Get access

Fibreoptic endoscopic evaluation of swallowing and videofluoroscopy: does examination type influence perception of pharyngeal residue severity?1

Authors


  • 1

    This study was performed at The Royal National Throat, Nose and Ear Hospital, Gray's Inn Road, London WC1X 8DA, UK.

Annette M. Kelly, BAppSc, MSc, Head and Neck Unit, University College Hospital, 250 Euston Road, London NW1 2PG, UK, Tel.: +44 20 7380 6948; fax: +44 20 380 6952; e-mail: annette.kelly@uclh.nhs.uk.

Abstract

Objectives:  The aim of the study was to investigate whether the type of instrumental swallowing examination (Fibreoptic Endoscopic Evaluation of Swallowing (FEES) or videofluoroscopy) influences perception of post-swallow pharyngeal residue.

Design:  Prospective, single-blind assessment of residue from simultaneous videofluoroscopy and FEES recordings. All raters were blind to participant details, to the pairing of the videofluoroscopy and FEES examinations and to the other raters’ scores.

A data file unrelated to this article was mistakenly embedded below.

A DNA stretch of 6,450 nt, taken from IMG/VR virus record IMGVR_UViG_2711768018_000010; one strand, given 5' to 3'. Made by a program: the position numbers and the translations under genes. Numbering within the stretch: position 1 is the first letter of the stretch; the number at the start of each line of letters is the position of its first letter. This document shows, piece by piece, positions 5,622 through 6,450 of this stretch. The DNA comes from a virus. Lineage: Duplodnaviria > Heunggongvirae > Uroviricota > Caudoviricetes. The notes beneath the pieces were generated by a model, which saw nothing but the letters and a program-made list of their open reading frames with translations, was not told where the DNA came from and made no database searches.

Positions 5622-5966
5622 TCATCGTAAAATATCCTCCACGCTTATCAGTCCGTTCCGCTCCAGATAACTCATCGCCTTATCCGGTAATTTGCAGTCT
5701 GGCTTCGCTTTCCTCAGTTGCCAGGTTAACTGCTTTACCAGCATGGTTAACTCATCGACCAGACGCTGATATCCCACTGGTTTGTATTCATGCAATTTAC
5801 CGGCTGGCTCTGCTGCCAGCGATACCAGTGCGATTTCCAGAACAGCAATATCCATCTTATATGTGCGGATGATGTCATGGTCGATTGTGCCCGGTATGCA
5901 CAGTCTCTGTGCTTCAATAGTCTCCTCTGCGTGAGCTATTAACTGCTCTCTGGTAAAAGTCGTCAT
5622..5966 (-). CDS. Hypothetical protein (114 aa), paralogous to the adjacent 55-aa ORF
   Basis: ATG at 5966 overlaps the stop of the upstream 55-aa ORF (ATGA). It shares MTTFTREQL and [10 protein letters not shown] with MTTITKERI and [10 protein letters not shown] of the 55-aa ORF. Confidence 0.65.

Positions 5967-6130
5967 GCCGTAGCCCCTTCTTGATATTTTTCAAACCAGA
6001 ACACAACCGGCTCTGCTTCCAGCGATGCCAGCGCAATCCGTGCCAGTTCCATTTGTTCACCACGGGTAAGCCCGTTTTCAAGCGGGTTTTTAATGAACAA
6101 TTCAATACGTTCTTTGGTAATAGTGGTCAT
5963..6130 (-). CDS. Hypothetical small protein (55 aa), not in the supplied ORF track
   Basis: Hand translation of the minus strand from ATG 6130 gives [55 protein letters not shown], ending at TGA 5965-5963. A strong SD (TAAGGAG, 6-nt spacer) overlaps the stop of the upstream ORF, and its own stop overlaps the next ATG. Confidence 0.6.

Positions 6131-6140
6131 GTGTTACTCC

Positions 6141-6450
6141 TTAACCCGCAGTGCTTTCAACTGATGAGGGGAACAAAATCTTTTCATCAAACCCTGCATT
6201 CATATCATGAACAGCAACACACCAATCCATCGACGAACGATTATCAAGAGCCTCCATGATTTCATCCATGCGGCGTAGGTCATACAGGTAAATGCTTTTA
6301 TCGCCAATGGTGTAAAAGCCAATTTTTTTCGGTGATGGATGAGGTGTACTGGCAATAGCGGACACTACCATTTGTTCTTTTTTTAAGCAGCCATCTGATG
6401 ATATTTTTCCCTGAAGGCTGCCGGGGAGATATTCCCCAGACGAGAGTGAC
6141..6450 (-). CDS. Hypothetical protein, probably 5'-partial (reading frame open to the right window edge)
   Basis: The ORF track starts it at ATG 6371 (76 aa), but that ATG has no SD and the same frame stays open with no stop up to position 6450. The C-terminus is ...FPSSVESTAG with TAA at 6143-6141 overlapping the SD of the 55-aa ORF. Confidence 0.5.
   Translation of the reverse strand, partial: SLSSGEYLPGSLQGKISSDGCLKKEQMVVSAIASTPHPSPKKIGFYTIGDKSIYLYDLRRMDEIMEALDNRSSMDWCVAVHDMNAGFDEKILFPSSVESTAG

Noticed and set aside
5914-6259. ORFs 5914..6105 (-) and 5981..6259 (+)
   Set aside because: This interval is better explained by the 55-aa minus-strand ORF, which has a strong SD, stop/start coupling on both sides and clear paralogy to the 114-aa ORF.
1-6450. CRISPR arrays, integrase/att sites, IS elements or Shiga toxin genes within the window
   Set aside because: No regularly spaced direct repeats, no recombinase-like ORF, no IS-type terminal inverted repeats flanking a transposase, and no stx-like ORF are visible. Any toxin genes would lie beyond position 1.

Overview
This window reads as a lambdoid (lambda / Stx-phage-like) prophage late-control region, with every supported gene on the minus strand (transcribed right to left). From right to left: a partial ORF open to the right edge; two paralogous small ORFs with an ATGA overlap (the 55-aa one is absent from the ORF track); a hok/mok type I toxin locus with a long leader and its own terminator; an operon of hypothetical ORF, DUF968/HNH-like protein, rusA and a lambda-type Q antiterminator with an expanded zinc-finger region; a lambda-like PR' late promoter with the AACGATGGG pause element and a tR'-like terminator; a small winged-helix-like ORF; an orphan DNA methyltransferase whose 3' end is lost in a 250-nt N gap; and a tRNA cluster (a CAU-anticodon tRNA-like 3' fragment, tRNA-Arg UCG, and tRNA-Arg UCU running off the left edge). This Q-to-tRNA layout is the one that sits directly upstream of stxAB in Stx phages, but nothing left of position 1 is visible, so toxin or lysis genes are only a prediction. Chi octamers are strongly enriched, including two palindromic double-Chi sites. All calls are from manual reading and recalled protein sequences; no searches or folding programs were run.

Setting:  Tertiary specialist ENT teaching hospital.

Participants:  Fifteen adult participants consecutively recruited; seven women and eight men aged between 22 and 73, mean age 53. All participants underwent one FEES examination and one videofluoroscopy examination performed simultaneously. Inclusion criteria: referred to speech and language therapy for assessment of dysphagia. Exclusion criteria: nil by mouth or judged to be at high risk of aspiration.

Main outcome measures:  The FEES and videofluoroscopy examinations were recorded simultaneously. Fifteen speech and language therapists independently scored pharyngeal residue as none, coating, mild, moderate or severe. All examinations were scored twice by all raters.

Results:  Intra- and inter-rater agreement were similar for both examinations. There were significant differences between FEES and videofluoroscopy pharyngeal residue severity scores (anova, P < 0.001). FEES residue scores were consistently higher than videofluoroscopy residue scores.

Conclusions:  Pharyngeal residue was consistently perceived to be greater from FEES than from videofluoroscopy. These findings have significant clinical implications as FEES and videofluoroscopy findings are used to judge aspiration risk and to make recommendations for oral intake. Further research is required to examine the impact of FEES and videofluoroscopy examinations on treatment decisions.

Ancillary